A new community group has launched its initiative to bring two Syrian refugee families to North Grenville.

What began as a group of four local churches has grown into a non-partisan organization called Refugees in North Grenville (RING) that includes 11 churches, the Kemptville Lions Club and another community group called Assisting Refugees in Settling in North Grenville (A.R.I.S.I.N.G) which had already been formed by people living in Burrits Rapids and Bishops Mills.

RING is also being supported by World Hope Canada, an organization based in downtown Kemptville that is helping several similar groups around the country with the process of applying for, and getting ready to support and welcome, refugee families to their community.

Over the past months, RING has gone through the necessary steps of appointing an executive, creating a fundraising target and learning as much as they can about what is needed to take in refugees and help them integrate successfully into the community. Now they are asking the people of North Grenville to help support the initiative and open their hearts to families who are in desperate need of a safe place to call home.

“We’re looking forward to North Grenville banding together and offering the safety and the hospitality of our community to fellow human beings that are in huge need,” says Ken Gehrels, Vice-Chair of RING “We are encouraging people to be local heroes on a world stage.”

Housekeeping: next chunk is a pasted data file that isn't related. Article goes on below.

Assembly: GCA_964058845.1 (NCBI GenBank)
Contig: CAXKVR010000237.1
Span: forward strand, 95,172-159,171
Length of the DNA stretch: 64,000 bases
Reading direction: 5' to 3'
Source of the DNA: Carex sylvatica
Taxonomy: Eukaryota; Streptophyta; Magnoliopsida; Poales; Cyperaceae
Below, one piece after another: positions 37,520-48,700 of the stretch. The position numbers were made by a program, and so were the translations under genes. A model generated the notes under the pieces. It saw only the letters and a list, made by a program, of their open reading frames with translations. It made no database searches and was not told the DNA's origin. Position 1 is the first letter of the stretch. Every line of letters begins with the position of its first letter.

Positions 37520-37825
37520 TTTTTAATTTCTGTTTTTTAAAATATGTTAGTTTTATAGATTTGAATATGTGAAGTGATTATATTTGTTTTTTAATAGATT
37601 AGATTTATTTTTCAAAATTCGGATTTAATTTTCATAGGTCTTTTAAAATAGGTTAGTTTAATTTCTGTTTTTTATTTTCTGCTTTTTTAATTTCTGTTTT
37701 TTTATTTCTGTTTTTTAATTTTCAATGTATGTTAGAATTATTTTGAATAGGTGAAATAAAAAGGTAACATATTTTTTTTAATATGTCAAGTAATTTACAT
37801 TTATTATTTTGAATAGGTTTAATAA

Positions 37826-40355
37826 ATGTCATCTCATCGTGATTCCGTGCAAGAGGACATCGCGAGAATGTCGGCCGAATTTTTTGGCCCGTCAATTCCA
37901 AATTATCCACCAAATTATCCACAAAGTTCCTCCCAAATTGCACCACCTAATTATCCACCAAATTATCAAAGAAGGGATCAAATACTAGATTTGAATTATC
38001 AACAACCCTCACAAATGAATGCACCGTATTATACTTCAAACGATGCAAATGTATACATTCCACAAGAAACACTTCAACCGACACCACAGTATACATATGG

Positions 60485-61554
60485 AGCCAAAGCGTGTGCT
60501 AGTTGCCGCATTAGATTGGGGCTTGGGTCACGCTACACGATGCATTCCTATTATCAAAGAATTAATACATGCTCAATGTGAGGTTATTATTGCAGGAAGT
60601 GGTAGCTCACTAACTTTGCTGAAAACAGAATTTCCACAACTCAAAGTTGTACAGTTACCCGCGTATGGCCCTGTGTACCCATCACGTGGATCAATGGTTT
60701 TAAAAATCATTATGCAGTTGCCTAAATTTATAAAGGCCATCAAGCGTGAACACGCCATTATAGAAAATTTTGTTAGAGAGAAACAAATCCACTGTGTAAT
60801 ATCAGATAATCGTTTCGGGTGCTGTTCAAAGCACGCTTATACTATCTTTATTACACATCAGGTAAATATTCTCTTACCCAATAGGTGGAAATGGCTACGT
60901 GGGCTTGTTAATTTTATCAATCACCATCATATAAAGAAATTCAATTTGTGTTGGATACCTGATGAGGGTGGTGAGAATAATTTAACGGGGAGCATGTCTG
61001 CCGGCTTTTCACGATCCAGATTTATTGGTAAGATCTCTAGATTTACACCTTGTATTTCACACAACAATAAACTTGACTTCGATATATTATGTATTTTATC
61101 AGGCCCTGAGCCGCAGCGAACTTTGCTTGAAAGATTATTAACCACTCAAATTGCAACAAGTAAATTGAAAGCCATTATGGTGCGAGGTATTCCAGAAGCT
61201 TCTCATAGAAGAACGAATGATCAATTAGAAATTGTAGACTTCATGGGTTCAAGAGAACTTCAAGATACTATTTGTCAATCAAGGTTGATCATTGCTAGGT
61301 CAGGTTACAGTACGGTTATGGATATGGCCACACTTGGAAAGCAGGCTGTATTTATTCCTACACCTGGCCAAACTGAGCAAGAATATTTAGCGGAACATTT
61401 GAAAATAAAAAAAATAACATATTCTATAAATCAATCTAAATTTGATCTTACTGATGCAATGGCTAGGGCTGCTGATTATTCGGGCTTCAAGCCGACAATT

Ken says RING does acknowledge that there may be some fears associated with bringing strangers from overseas into the community. However, it is their firm belief that keeping Canadians safe is the job of the federal government and that their focus should be showing them “good rural hospitality” once they have been properly vetted. “Any concerns should be brought to our member of parliament,” Ken says.

Stephanie Gilmer, Executive Director of World Hope Canada,  believes that it is important to remember that the refugee families are just as (or even more) afraid of ISIS and terrorism as we are. The government also screens refugee families extremely thoroughly before they set foot on Canadian soil. “The likelihood of having a terrorist get through is slim to none,” she says.

RING’s initial fundraising goal is $50,000 which is what is needed to support two refugee families for one year or until they get on their feet. They are also looking for donations of hard goods and services like furniture, house wares, accommodation, transportation and ESL education.

We hope that the people of North Grenville will blow the roof off our fundraising targets,” says Ken. “The more they give, the more we will act.”

Although the municipality is not playing an active role in the initiative, Mayor David Gordon says that RING has his full support. “They’re doing it the way it’s supposed to be done.”

There will be an information and training session on Wednesday, January 20 for anyone who wants to know more or would like to help out. To find out how you can donate or volunteer right now, contact the RING executive at refugeesng@gmail.com, or visit their website, refugeesng.com.

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